A method for obtaining unauthorized access to the local network by fooling the Web browser into switching IP addresses from the Web server to a local computer. It is used to steal company information, compromise unprotected client machines and hijack IP addresses for spam, click fraud and other malevolent purposes.
When a user requests a Web page from an attacker's site, the attacker's DNS server returns the IP address of its Web server with an extremely short time to live (TTL). The page that gets downloaded contains malicious code that binds the local IP address to the hostname of the attacker's site. The next query to the attacker's site becomes a query to the local machine. See TTL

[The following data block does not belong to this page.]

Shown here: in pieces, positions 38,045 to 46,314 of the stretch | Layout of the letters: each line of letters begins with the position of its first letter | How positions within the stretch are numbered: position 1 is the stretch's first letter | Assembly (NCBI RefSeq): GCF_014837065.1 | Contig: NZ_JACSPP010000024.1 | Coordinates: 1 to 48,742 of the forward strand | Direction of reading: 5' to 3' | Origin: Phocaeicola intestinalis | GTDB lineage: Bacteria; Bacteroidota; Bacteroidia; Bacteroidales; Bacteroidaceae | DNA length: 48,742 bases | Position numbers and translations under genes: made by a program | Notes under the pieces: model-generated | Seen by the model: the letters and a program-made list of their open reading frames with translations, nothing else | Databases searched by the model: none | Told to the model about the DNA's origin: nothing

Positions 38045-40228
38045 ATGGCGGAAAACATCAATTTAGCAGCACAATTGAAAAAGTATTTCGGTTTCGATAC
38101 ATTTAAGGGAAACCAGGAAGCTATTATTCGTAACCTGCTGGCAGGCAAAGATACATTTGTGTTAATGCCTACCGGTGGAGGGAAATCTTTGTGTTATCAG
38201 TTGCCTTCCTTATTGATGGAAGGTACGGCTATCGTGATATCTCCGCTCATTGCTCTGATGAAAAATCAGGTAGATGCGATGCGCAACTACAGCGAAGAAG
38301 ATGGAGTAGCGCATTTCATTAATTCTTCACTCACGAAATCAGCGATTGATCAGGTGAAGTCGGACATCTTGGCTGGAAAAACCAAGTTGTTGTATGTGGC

A function built into most Web browsers, DNS pinning ignores the TTL returned from the DNS server and keeps the Web server IP address "pinned" to the original hostname for up to several minutes. However, active technologies such as Java and Flash are also vulnerable to DNS rebinding. They use separate pin databases and have their own access to the network.